Sexism in the Courtroom: There is Some Hope on the Horizon

Sexism in the Courtroom- There is Some Good News

Sexism in the Courtroom- There is Some Good News
 
Throughout our series on sexism in the courtroom, we’ve made it clear that this is a rampant problem that far too many female litigators face.
However, there is a light at the end of the tunnel. It does seem that, when it comes to this critical issue, change is slowly coming.
For starters, major organizations such as the American Bar Association are taking steps to end sexual harassment and sexism through the entire legal profession. There are also ramifications for inappropriate behavior. For instance, male lawyers can now be fined for calling female lawyers “honey” or “sweetie” in court9th Circuit Judge Alex Kozinski saw his career come to an end after being accused of sexual misconduct by at least a dozen women in the legal professional. And Veteran U.S. District Judge Lynn Hughes was also rebuked for making demeaning remarks to a female federal prosecutor during a trial.
Also, many people in power (including male and female judges) are taking a stand. As Judge Ashleigh Parker Dunston, our most recent Freedom Fighter, told us, “I personally believe that it’s imperative for judges to call out this demeaning behavior and be vocal that it will not be tolerated in their courtrooms from them or from anyone else. And now that I am a judge, I believe I have the responsibility to speak up for these women who feel like their voices have been silenced. ”
And Judge Dunston is not the only judge making a difference.
Danylle M. Carson is an associate attorney at a firm in Maine. Here’s what she had to say about our series on sexism in the courtroom:”I practice primarily in the district court in Androscoggin, Franklin, Oxford, and Kennebec counties.  These counties represent two separate judicial districts.  I practice before well over a dozen male and female judges.  I’ve practiced law for nearly four years.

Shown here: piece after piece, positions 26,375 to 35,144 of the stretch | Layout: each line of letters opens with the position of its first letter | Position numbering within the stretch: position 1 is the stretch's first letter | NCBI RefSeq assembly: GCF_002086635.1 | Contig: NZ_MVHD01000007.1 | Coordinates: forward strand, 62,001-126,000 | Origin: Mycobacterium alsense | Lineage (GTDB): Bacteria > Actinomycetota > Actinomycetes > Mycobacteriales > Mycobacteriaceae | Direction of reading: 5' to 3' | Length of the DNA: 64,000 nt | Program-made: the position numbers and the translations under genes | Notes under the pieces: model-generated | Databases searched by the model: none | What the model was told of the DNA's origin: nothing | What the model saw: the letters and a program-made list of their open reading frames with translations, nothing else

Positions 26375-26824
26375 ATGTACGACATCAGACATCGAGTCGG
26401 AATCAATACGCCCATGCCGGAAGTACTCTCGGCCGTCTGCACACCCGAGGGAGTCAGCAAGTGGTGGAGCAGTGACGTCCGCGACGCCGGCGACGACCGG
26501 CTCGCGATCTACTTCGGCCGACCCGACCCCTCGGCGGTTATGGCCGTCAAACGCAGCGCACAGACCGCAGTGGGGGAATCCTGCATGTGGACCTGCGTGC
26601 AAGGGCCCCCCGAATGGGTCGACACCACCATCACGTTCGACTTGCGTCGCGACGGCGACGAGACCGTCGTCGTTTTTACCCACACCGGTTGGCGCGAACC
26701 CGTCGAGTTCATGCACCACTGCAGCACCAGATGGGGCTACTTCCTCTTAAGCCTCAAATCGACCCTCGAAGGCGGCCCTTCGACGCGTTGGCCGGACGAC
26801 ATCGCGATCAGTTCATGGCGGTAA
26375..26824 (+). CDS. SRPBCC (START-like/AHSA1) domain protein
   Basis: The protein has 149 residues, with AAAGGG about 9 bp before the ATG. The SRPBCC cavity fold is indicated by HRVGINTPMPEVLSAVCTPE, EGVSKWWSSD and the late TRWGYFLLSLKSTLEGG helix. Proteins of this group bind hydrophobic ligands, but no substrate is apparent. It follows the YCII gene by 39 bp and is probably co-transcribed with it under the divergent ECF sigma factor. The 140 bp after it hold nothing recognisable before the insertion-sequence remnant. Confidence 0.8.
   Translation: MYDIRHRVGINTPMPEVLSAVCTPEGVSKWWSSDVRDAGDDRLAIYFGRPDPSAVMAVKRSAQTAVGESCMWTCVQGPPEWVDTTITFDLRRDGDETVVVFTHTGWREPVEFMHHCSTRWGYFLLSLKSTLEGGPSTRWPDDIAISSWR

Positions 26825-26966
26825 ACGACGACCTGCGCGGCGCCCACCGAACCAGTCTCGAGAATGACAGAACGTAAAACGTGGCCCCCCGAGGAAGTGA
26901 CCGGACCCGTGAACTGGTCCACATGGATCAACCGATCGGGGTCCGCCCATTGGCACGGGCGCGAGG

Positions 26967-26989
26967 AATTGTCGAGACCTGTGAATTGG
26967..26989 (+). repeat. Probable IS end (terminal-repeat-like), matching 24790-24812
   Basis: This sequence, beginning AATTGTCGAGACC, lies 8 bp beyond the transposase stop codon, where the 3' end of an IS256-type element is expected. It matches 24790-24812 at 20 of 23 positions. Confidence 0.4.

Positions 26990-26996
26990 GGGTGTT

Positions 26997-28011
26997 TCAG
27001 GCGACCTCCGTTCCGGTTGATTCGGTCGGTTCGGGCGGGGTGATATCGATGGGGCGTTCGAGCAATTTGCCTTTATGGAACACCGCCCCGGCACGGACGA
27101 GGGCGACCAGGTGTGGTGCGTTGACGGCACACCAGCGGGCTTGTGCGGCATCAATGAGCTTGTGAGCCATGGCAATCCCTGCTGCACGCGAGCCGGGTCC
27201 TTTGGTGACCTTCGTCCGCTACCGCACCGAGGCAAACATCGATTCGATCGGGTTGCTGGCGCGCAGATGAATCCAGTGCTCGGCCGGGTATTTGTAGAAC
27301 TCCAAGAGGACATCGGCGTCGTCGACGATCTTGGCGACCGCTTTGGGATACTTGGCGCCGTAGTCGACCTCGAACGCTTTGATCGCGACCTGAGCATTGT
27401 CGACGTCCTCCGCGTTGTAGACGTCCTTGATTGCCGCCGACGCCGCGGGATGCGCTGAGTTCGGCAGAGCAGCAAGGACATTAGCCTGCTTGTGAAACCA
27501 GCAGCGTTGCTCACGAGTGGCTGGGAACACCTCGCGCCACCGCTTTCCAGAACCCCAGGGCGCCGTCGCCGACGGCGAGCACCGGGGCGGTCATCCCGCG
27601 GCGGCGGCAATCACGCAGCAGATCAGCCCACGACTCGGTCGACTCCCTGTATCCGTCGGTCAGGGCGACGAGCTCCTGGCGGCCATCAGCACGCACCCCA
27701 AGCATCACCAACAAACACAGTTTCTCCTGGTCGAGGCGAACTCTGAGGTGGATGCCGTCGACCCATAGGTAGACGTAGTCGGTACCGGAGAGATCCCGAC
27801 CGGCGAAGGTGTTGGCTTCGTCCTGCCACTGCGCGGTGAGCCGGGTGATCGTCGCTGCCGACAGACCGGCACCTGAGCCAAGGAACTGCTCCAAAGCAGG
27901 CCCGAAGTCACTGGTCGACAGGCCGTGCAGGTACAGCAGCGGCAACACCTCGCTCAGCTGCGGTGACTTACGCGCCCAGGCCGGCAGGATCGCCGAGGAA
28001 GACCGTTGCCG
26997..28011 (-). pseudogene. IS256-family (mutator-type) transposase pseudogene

Our bench contains a fair mix of male and female judges, ranging from those nearing retirement to those recently appointed.  In every experience I have encountered, I have been treated with dignity and respect by my bench.  The judges are neither pejorative nor condescending.  The male judges are not sexist or inappropriate.  In contrast, I would suggest the judges in my district tow a tight line with all counsel before them, consistently, while at the same time doling out grace when justice permits it.
The camaraderie had within the Maine state bar—between counsel and across the bench—is unparalleled.  I have learned a great deal from the members of my bench, from their guidance and patience as I was young female litigator who found her way into the practice of law. I am honored to be a part of this community and to practice before these judges.”
Carson’s words are encouraging. With an increasing number of judges and other legal professionals such as Judge Dunston and those Carson refers to—and with more awareness and legislation regarding this issue—female litigators and other female law professionals might finally start seeing a change in the courtroom that has taken far too long to come.